Sinead O'Connor talks Miley and mental illness
Believe it or not, Sinead O’Connor actually thinks that something resulted from October’s big Miley Cyrus brouhaha — though it wasn’t a conversation about the music industry’s habit of sexualizing young women.
“The music business is corrupt,” the Irish singer-songwriter explains to Time in a new interview. “It’s full of nothing but vampires and pimps. What was more important that came out of the Miley thing was being able to conversate about mental health and human rights. The two of us, without meaning to, did quite a good job.”
As you’ll recall, the feud began after Cyrus told Rolling Stone that her “Wrecking Ball” video was meant to pay homage to O’Connor’s intimate, iconic “Nothing Compares 2U” clip. O’Connor responded to the news by writing an open letter to Cyrus, urging her to not “let the music business make a prostitute of you;” Cyrus shot back by mocking O’Connor on Twitter, posting a screenshot of tweets sent by Sinead shortly before her January 2012 suicide attempt coupled with this caption: “Before Amanda Bynes… There was…”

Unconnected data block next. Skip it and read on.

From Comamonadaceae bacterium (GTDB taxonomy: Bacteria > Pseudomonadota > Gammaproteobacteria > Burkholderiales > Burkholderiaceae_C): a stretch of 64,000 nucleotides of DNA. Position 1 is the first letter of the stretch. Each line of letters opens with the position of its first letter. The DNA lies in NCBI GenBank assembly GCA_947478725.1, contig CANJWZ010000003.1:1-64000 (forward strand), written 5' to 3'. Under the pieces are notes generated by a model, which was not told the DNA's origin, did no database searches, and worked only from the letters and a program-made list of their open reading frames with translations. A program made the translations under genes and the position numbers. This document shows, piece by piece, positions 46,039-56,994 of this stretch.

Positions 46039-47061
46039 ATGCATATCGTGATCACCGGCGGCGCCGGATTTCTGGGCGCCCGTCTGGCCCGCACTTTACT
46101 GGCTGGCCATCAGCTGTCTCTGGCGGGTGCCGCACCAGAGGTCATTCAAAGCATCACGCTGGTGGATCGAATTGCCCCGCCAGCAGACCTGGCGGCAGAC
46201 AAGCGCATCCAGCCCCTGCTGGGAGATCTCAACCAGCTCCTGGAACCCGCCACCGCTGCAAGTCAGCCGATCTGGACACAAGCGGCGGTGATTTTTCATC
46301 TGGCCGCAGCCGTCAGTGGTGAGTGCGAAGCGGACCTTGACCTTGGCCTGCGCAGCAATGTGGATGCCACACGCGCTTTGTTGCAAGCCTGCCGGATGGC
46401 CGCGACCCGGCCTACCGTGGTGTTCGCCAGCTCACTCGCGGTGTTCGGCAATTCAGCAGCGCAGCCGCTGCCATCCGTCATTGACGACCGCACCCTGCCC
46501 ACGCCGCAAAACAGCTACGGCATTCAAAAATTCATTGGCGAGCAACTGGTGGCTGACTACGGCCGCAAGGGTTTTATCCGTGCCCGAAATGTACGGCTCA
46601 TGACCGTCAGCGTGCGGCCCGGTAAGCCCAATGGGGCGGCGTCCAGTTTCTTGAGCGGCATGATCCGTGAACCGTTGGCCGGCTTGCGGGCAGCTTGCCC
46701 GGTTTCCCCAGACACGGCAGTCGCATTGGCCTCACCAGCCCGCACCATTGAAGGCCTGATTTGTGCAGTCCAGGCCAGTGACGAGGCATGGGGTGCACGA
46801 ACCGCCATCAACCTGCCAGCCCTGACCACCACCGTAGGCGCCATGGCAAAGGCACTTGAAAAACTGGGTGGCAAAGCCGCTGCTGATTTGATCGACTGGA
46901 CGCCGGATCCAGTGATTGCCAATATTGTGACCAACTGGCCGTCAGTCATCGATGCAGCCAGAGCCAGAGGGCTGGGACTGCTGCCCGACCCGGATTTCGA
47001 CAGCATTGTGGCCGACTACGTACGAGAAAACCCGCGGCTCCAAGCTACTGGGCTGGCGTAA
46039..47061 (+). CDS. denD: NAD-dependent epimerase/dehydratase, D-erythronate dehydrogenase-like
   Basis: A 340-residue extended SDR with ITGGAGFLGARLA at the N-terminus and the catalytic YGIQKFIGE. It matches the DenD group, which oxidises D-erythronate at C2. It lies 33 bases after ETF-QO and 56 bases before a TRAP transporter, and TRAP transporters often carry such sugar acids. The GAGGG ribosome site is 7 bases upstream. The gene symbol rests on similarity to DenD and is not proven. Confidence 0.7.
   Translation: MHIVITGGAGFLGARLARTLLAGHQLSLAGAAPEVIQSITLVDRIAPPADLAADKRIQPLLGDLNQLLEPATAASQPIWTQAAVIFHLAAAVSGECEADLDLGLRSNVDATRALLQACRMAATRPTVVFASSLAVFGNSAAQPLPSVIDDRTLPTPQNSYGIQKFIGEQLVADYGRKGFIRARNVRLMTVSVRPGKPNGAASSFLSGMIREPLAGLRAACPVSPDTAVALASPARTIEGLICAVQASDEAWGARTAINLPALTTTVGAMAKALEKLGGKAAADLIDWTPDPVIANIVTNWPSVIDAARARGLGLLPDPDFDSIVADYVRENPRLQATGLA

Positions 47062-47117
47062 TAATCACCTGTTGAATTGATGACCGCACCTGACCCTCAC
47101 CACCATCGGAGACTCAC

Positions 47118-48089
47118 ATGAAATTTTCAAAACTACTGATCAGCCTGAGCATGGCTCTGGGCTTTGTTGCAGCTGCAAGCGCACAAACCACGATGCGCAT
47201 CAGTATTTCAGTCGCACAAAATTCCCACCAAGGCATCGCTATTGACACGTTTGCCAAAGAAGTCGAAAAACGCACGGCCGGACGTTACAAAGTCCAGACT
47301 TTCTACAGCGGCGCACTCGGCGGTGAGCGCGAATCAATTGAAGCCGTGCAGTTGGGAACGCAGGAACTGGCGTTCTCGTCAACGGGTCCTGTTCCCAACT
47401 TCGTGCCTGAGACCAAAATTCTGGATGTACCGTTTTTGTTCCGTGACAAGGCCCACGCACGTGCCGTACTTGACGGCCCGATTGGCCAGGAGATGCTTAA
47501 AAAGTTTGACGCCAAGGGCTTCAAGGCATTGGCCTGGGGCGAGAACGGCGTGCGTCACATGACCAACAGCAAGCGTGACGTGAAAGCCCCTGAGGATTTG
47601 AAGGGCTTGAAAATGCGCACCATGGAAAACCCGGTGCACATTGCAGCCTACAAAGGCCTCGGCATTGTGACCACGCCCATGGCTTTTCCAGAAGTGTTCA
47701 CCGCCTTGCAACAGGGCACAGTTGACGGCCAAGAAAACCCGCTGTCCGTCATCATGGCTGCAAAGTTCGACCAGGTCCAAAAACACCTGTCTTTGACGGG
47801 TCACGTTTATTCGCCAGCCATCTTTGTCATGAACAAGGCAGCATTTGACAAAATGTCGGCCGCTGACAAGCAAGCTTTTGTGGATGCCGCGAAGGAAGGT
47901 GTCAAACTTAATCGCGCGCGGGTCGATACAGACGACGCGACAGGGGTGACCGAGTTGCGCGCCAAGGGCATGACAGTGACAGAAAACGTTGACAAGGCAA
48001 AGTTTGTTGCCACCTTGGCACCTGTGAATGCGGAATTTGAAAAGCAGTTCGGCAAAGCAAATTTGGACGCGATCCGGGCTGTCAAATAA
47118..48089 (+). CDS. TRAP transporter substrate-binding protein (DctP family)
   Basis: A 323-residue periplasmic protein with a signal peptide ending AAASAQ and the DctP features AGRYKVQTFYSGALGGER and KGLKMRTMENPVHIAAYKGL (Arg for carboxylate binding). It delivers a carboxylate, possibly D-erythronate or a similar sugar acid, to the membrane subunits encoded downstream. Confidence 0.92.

Though O’Connor doesn’t seem angry at Cyrus anymore, she still feels passionately about the shabby treatment Americans give to sufferers of mental illness — especially famous ones.
“It’s not a question of my message,” O’Connor tells Time. “There’s a dreadful practice in this country going on at the moment, which is a complete breach of human and civil rights, of paparazzi lynching — that’s what I call it — young female celebrities perceived to have a mental illness, trying to get photos of them looking like they’re having breakdowns. The girls are not offered a hug or a percentage. People who might be vulnerable are not going to seek help in a society where if you’re believed to be insane, you’re going to get treated like crap.”
For now, O’Connor says, she’s personally out of the woods (“My records are [about] the journey of someone in recovery”) and is enjoying making music for its own sake — without being a part of the industry’s sexuality industrial complex. Though she claims that she isn’t a “musical snob,” O’Connor doesn’t have many kind words for the current pop landscape: “In a way, music’s all been silenced,” she says. “As long as you’re visually distracted, you’re not really listening.” And the issue extends beyond young female artists such as Cyrus: “Justin Bieber, he’s being sold on his sexuality, but he’s too young to even understand what’s going on.”
And meanwhile, O’Connor says, artists like her — ones who reject the industry — are “everywhere,” but “don’t get played on the radio.” Instead, she says, “we get ‘crazied’ by media. We get treated like we’re assholes because we are heroes and heroines, and we’re therefore quite dangerous people.”
But hey — at least she’s finally found a way to get the world to listen to her.